The city of Wilton Manors has decided they will not oppose my law firm’s sign being placed on a Wilton Drive Bus bench.
Society is safe, thank god.
If you missed the controversy last month, Wilton Manors had initially forbidden my bench ad because of the pot leaf in it (see below). If you are “busted,” you are encouraged to call the Criminal Defense Law Center of South Florida, which is the fancy name I have given my law firm.
My law office partner, Russell Cormican, and I, decided to advertise the firm’s new name and logo, and our move to a new office in the Legacy Bank Building. Often, we represent good people charged with criminal acts because of stupid laws, which long ago should have been discarded. None are more glaring than those arrested for the use of marijuana.
Take Elvy Mussika, a Hollywood woman who grew and smoked her own pot in order to counteract glaucoma, which was causing her to lose her eyesight. After 23 operations to remove cataracts, she discovered that the THC in marijuana reduced the intraocular pressure in her eye canals, enabling her to see without surgery.
Faced with a cultivation charge 25 years ago, in 1987, she challenged the State of Florida, saying she had a constitutional right to see, and argued her possession and use of marijuana was lawful, based on medical necessity. A jury agreed, 24 years ago today, and we won the case. Now, Mussika is one of many activists who will attend the Seattle Hempfest this weekend. In fact, far away in the northwest corner of the United States, over 150,000 pot warriors will gather at Myrtle Beach State Park in Elliott Bay to demand the legalization of marijuana.
One of the people that should be there with her is Boynton Beach resident Robert Platshorn, 69, the leader of The Silver Tour, fighting to educate senior citizens about the medicinal uses of marijuana — how it is an alternative to traditional therapies, with less residual consequences. In 1987, he was in jail.
Unfortunately, Platshorn served the longest sentence in America for marijuana — over 30 years — but he is still a victim of America’s drug war. Still under federal parole supervision, it seems that the government is now questioning his right to attend festivals promoting the decriminalization of marijuana. He is working for drug law reform. The federal government is insisting on drug war compliance.
Like Elvy Mussika, Platshorn will eventually prevail, because Truth cannot be suppressed or silenced by government agents acting foolishly. It blows up in their face and Justice eventually emerges. If you want to help fight for Platshorn’s cause, you can go on Facebook and help fund his remarkable video, “Should Grandma Smoke Pot?” You can write to the Parole Commission and tell them to let him travel. And you can read his book, The Black Tuna Diaries.
Unfortunately, the national media does not adequately cover the marijuana activist movement in America. If it did, you would know that over 18 states in America and the District of Columbia have decriminalized marijuana.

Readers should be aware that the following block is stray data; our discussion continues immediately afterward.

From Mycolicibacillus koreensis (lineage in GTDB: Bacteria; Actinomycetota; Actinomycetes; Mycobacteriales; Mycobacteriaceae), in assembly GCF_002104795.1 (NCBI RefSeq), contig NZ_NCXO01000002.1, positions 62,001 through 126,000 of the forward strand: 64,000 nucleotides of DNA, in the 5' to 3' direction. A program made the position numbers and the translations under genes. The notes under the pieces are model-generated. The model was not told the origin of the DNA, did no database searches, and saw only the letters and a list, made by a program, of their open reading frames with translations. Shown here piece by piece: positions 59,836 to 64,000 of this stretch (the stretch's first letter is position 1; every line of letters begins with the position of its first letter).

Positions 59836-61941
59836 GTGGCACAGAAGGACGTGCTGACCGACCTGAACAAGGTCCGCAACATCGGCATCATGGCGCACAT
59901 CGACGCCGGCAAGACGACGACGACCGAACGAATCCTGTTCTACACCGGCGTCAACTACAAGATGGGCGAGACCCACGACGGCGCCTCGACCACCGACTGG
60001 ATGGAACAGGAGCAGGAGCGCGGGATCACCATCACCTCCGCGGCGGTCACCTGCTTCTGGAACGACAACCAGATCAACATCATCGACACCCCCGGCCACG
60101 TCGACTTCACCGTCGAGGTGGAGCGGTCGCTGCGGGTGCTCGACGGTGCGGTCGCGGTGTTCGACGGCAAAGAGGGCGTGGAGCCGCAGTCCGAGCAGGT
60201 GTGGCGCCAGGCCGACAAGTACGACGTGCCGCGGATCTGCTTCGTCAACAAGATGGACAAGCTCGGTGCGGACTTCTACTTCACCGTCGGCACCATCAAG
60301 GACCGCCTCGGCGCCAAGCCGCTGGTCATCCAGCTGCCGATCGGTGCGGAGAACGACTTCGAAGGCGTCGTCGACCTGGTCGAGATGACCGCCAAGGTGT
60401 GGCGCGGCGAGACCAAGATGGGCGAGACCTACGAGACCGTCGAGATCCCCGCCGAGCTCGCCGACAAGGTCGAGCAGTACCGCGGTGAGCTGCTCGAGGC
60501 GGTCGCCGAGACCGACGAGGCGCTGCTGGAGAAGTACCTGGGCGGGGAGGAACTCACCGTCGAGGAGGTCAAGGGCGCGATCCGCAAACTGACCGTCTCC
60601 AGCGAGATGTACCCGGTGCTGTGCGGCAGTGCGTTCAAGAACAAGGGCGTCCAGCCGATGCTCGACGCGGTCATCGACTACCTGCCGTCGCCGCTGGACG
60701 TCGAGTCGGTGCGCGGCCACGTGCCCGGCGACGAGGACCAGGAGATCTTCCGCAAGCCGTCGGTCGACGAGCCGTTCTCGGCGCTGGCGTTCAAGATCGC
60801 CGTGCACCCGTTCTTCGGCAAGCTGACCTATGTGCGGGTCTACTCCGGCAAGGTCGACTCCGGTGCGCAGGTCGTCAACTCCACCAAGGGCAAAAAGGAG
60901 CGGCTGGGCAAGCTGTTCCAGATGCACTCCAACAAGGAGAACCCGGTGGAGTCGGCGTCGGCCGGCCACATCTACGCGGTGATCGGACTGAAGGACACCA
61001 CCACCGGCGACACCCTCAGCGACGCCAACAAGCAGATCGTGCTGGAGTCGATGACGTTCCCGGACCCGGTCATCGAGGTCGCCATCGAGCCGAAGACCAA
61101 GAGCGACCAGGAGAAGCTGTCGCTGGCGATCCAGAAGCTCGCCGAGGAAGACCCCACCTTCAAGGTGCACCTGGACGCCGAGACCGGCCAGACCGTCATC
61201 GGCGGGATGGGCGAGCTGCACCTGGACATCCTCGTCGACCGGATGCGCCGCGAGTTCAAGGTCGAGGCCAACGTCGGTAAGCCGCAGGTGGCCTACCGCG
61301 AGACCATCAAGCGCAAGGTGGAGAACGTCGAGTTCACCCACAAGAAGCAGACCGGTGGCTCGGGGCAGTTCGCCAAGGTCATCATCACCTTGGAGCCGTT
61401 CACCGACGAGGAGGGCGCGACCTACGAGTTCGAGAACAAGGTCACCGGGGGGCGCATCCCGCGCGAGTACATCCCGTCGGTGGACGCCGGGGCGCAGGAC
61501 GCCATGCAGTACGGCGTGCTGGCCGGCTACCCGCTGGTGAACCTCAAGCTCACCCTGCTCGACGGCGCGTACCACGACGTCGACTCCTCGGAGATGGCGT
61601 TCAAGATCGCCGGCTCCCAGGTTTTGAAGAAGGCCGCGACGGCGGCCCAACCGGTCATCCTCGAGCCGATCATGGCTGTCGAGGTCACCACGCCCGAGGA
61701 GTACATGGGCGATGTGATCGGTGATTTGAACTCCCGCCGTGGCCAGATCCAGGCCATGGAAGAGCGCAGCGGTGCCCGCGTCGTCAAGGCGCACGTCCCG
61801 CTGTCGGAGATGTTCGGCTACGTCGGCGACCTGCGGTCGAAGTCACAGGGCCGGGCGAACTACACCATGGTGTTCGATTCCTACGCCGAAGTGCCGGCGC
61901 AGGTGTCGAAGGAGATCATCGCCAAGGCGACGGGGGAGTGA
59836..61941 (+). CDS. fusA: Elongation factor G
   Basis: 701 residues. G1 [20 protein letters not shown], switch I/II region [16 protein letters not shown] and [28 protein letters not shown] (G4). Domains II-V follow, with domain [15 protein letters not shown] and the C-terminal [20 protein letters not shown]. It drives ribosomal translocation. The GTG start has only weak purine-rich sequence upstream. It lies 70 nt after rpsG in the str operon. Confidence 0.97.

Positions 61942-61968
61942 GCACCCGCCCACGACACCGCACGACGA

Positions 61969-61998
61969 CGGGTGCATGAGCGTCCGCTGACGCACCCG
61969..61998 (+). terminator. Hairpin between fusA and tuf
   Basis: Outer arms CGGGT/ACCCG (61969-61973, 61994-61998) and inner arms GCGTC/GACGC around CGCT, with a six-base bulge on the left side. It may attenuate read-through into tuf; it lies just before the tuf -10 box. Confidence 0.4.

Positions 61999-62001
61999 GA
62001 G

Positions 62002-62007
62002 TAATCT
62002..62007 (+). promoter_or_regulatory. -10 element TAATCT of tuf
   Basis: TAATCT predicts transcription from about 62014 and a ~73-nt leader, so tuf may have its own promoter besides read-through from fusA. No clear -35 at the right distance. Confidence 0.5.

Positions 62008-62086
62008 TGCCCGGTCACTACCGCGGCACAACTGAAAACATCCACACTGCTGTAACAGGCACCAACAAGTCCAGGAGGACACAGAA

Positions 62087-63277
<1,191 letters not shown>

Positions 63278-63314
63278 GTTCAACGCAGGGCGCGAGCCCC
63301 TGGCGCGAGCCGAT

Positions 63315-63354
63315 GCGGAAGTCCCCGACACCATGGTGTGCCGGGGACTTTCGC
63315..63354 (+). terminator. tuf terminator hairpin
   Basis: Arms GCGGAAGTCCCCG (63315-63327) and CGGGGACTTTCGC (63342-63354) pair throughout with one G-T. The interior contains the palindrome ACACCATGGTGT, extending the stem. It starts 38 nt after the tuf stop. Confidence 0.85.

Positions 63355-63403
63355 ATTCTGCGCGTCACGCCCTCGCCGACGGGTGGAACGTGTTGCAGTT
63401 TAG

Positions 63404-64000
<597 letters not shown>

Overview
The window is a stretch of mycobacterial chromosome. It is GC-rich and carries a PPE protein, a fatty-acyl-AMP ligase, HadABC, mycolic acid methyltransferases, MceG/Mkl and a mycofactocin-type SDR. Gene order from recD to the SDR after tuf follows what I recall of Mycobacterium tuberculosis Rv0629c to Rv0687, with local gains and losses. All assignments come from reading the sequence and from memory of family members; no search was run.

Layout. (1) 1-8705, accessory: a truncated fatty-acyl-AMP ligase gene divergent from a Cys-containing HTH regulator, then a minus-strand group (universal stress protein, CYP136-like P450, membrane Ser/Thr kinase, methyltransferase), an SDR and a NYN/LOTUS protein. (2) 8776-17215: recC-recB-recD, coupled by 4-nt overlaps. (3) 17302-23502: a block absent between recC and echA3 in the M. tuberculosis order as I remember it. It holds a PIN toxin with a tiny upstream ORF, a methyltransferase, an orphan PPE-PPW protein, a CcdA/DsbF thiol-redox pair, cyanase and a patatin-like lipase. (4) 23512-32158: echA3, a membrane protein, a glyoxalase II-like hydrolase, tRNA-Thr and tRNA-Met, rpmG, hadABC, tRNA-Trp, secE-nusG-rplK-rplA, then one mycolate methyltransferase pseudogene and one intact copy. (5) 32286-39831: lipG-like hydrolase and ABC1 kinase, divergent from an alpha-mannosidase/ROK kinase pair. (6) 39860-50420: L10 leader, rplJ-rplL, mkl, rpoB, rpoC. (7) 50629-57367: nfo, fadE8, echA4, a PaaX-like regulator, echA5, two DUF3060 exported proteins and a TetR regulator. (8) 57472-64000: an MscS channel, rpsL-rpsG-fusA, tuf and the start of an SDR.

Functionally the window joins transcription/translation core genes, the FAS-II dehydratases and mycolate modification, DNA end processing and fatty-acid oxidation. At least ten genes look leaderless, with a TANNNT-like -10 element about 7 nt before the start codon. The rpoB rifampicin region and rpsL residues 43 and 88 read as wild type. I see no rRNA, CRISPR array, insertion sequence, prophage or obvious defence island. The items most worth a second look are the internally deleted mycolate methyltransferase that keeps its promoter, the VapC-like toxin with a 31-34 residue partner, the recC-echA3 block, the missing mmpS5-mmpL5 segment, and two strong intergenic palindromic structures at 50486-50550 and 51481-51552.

You would also know that in each and every place where a decriminalization bill gets on a ballot, it wins — almost everyone today 35 and older has smoked pot, and everyone 16 and older is willing to try it. And Platshorn is showing how marijuana is medicine for seniors.
In different decades, both Mussika and Platshorn have stood alone fighting battles against injustice and a legal system that has been far too harsh and cruel to marijuana smokers. Though 25 years apart in their dilemmas, they are inextricably woven together by a thread of injustice fostered and furthered even today by the Obama Administration.
In California, medical dispensaries for marijuana users have proliferated by virtue of local ordinances and state laws allowing for the same. Sadly, tragically, and I dare say moronically, the Obama Administration has engaged in an all out war on those dispensaries and lawfully licensed businesses.
Disregarding the people’s will, the U.S. and its Department of Justice have raided the establishments, seized the inventory of medicines that were going to be provided to patients, and even arrested numerous owners who had in good faith opened businesses according to local laws.
As an activist who has spent 40 years fighting for the decriminalization of marijuana laws, I have found the acts of the Obama Administration unconscionable, unjust and unacceptable. It is flat out the reason why I will not support his re-election, despite his noble and forward record on LGBT civil rights. Gary Johnson, the former governor of New Mexico, is most likely to get my vote even though he has not gotten the national media attention he deserves.
Nationally, the National Organization for the Reform of Marijuana Laws (NORML) is carrying on a battle originally engaged 40 years ago when its founder, Keith Stroup, first called for an end to prohibition by 1980. Locally, a small group of activists is petitioning the city of Miami Beach to decriminalize pot, but it is a strong and vocal chapter you can also find on Facebook, led by a middle aged mom, Karen Goldstein, who saw her own roommate once unjustifiably arrested for using marijuana while fighting a disabling multiple sclerosis.
When it comes to marijuana, there is injustice on every corner. So that sign on Wilton Drive is where it needs to be, and no city is going to tell me I can’t have it there as long as their cops perpetuate the inequity of the drug war.
The only danger facing a pot smoker sitting on that bench is not from the weed but from a speeding drunk driver who hits him while he’s just sitting there.